A mother-of-three had been growing cannabis in her back shed undetected until police got a tip-off.
When they went around to Gayle Joy Leahy’s Lavington home their suspicions were confirmed, a court has heard.
Out the back in her shed was a grow tent and several plants, which police estimated had a street value of at least $12,000.
Magistrate Tony Murray told Leahy in Albury Local Court this week that her offending was nothing trifling.
“Cultivation of cannabis is considered a serious matter by the court,” Mr Murray said.
“Clearly there’s quite a degree of planning in this. It’s not just a matter of throwing seeds into a paddock.”
Leahy, 57, pleaded guilty to a single charge of cultivate a prohibited drug, though she will have to wait until next year to find out her sentencing fate.
That came after Mr Murray ordered that Leahy be assessed for a community service order, before adjourning the case for his final decision on February 15.
The court was told in papers handed to Mr Murray how members of the Albury police drug unit went to Leahy’s home on October 7 in relation to “information received”.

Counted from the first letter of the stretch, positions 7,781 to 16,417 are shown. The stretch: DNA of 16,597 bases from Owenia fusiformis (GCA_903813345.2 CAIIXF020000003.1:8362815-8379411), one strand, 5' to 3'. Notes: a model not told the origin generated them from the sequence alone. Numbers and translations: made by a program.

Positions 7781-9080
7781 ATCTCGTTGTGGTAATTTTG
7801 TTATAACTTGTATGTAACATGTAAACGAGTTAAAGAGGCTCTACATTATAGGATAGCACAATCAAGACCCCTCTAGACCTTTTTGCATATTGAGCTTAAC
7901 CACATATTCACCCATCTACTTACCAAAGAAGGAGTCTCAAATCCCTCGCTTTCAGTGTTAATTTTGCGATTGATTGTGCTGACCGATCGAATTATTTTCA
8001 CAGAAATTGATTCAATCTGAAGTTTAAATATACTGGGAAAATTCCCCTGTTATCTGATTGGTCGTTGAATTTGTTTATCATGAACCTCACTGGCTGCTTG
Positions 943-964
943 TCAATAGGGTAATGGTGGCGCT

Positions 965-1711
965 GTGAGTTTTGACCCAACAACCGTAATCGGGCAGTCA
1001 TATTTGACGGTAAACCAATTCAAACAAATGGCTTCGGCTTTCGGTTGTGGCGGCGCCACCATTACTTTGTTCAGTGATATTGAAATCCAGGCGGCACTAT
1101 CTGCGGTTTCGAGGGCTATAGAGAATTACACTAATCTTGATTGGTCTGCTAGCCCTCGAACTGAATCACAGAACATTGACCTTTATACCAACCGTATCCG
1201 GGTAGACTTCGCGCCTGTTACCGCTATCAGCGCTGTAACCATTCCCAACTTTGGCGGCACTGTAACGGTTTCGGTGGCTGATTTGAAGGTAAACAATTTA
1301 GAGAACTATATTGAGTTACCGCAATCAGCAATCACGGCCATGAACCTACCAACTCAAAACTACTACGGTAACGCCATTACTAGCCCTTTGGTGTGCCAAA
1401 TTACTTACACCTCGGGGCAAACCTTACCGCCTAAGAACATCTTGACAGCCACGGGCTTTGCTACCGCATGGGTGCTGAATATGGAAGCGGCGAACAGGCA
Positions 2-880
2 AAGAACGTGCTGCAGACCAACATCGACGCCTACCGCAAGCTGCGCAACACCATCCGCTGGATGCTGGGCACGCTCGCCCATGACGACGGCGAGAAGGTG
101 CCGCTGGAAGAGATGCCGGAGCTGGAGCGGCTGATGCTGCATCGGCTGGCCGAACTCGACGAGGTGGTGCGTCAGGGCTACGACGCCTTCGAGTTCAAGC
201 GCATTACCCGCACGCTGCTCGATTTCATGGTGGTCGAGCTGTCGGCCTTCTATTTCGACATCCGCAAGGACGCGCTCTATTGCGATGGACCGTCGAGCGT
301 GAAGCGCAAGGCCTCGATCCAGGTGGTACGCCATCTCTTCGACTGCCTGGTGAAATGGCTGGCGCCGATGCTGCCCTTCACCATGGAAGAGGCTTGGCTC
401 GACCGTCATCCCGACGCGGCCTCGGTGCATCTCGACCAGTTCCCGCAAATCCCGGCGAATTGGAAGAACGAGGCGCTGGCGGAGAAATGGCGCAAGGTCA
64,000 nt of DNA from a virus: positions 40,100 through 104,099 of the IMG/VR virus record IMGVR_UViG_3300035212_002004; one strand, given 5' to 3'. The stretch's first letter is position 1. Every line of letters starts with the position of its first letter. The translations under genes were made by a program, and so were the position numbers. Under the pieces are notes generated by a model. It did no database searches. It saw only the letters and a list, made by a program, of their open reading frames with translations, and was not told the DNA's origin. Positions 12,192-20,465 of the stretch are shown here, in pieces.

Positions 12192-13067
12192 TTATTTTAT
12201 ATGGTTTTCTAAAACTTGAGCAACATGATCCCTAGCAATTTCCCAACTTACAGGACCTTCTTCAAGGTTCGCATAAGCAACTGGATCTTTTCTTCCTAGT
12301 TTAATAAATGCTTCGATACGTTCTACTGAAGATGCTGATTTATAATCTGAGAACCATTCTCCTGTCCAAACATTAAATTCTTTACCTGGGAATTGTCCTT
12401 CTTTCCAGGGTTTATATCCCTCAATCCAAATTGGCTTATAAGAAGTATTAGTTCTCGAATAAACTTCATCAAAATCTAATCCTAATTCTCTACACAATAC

They were greeted at the door by Leahy.
After a brief chat she gave them permission to search her property, though specifically for cannabis plants that were believed to be in a back shed.
Police said Leahy at first denied any knowledge of any cannabis plants and said she could not find the key to unlock a padlock on the shed.
“However, police were standing near the shed and could smell and saw what appeared to be a grow tent through a gap in the shed wall,” they said.
With that they again spoke to Leahy, who said she was “aware” of cannabis plants inside the shed and so produced the missing key.
She opened the shed and police were immediately exposed to “a strong smell of cannabis”.
As soon as they went inside they saw a grow tent “which had numerous power leads coming out of it” as well as a watering system.
Next the officers saw at least six cannabis plants ranging in height from 20 to 30 centimetres in pots, two grow lights and a temperature gauge hanging from the ceiling.
Leahy made full admissions in an interview with police.
However, the court was not told of her reasons for growing the plants.
The court heard Leahy had cultivated the plants from seeds.